When assessing Victor Oladipo’s comeback from five years of knee and quadriceps issues, Miami Heat coach Erik Spoelstra often references what used to be, and therefore what yet might be again.
At the start of the Heat’s three-game trip that continues Wednesday against the New Orleans Pelicans, there was no need for reflections.
Because there, for all to see in the Heat’s loss to the Atlanta Hawks was Oladipo at his playmaking best.
In closing with 10 assists, it was the first time Oladipo reached double digits since Nov. 19, 2018, while still a member of the Indiana Pacers, three teams ago, when he had 10 in a victory over Spoelstra and the Heat.
“He’s been beating himself up about some of his turnovers and his handle the last few games, even though when he’s played really well,” Spoelstra said. “He’s really conscious of his responsibility when the ball is in hands. He has pride in doing things well for his team offensively.”
While Oladipo did have four turnovers in each of the previous two games, Monday’s 10 assists came while playing without a turnover.
The uptick in assists has come with starting point guard Kyle Lowry sidelined by knee discomfort, with Oladipo with 23 over the past three games.
“He just impacts the game in so many different ways. Some nights it’s scoring, some nights it’s passing and every night is defense,” guard Tyler Herro said. “So him coming in off the bench is big for us and just happy he’s back to somewhat of the level he’s been at in the past.”
With Jimmy Butler and Bam Adebayo operating as playmakers in the starting frontcourt, Oladipo’s passing is particularly embraced from the second unit.
“I mean it makes obviously not my life easier, but everybody else has really got a guy that can get 10 assists,” Adebayo said. “You want a guy like that to have the ball in their hands. He can make life easier for everybody else.”
Late-game inbounding inability again got the best of the Heat at the end of Monday’s loss in Atlanta, with the Heat turning the ball over on a five-seconds inbounding violation down six off their final timeout, with 25.4 seconds to play.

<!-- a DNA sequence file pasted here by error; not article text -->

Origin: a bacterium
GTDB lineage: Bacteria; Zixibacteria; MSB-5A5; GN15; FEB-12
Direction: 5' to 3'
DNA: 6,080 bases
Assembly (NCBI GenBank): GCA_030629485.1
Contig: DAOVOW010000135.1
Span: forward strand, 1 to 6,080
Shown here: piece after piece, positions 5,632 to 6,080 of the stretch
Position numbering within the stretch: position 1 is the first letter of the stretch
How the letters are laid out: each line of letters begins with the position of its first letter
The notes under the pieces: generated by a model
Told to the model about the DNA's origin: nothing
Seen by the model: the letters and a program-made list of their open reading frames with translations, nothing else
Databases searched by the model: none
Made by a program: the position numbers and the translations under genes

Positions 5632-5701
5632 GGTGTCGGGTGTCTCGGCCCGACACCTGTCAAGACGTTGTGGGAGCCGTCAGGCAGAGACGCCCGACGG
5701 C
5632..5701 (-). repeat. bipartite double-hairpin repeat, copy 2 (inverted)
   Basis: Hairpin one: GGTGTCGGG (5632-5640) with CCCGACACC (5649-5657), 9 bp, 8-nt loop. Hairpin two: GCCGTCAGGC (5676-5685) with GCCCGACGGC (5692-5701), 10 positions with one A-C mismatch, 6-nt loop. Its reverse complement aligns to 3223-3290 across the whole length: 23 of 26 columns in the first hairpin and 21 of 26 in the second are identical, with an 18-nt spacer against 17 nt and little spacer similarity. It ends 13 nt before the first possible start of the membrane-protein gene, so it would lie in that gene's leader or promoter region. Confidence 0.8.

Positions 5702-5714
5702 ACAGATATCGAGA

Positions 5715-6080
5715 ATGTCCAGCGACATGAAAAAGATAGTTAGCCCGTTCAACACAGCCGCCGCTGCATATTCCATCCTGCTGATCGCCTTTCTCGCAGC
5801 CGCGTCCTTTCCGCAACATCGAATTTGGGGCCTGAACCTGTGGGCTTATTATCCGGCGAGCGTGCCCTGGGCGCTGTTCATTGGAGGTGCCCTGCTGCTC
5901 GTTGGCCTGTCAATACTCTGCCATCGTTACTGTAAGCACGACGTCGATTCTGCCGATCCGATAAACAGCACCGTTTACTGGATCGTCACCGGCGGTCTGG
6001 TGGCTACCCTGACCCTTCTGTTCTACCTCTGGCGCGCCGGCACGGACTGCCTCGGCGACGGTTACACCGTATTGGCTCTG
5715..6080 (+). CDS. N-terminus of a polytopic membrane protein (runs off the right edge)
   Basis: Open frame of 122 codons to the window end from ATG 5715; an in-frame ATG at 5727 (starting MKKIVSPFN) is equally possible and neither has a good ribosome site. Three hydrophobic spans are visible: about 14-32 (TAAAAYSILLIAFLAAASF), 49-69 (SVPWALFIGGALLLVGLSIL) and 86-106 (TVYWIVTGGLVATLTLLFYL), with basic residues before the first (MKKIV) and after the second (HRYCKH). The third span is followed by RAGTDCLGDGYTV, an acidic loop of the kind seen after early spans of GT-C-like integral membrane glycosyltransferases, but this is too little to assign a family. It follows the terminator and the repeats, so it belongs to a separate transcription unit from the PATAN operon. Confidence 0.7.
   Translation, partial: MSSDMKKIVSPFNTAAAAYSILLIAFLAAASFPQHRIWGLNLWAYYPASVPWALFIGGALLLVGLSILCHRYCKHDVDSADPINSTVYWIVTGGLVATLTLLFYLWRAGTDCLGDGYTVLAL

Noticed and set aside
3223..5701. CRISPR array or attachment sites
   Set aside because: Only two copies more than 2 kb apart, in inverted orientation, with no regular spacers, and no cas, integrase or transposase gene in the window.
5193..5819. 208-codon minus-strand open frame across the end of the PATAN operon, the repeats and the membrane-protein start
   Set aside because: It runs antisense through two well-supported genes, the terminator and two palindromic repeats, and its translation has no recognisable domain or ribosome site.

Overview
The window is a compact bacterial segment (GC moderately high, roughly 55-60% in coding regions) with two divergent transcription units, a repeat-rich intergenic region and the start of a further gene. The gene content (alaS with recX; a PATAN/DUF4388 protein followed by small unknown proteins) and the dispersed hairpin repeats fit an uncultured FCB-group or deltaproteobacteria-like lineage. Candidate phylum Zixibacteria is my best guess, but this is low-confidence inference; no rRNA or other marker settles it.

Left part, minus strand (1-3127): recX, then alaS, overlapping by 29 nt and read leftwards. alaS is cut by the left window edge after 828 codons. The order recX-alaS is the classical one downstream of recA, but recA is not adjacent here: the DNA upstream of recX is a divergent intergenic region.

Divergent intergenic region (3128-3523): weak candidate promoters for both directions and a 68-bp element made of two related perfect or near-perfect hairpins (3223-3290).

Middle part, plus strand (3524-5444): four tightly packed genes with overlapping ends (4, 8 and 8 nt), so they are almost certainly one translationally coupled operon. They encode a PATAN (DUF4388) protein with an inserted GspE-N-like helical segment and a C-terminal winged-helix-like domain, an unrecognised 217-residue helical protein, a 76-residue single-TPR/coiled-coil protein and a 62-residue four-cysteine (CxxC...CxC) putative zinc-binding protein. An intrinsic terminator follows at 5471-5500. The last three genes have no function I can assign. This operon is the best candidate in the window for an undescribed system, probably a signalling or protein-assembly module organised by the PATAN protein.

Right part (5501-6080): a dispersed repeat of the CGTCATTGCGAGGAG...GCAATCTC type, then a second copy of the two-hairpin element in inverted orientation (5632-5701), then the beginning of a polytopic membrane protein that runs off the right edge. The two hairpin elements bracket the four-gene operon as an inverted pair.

That came after the Heat twice over a recent five-game span had to call consecutive timeouts on late inbounding plays after being unable to inbound on the first attempt.
The Heat first had to burn their final two timeouts consecutively while down four with 20.3 seconds to play in a road game against the Los Angeles Lakers they eventually would lose by three. Two games later, they then had to call their final two timeouts consecutively with 3.2 seconds left while down one in the home game against the Brooklyn Nets they lost by that margin.
Of Monday’s late-game failure, Spoelstra said, “I don’t think I diagrammed the best play. They defended it well. I thought a couple of things were open and they weren’t. So that’s not at all on the guys. That’s on me.”
Toeing the line
By going 11 of 11 from the foul line in Atlanta, Butler recorded his third game of the season of foul-line perfection with at least 10 attempts, tying Dwyane Wade (2010-11) and Grant Long (1991-92) for the second most in a season by a Heat player. The record is six such games by Butler last season . . .
With Monday’s 20 points, Adebayo reached double figures for a personal-best 56th consecutive game. His previous longest such streak was 55 games from Jan. 16, 2021 to May 13, 2021.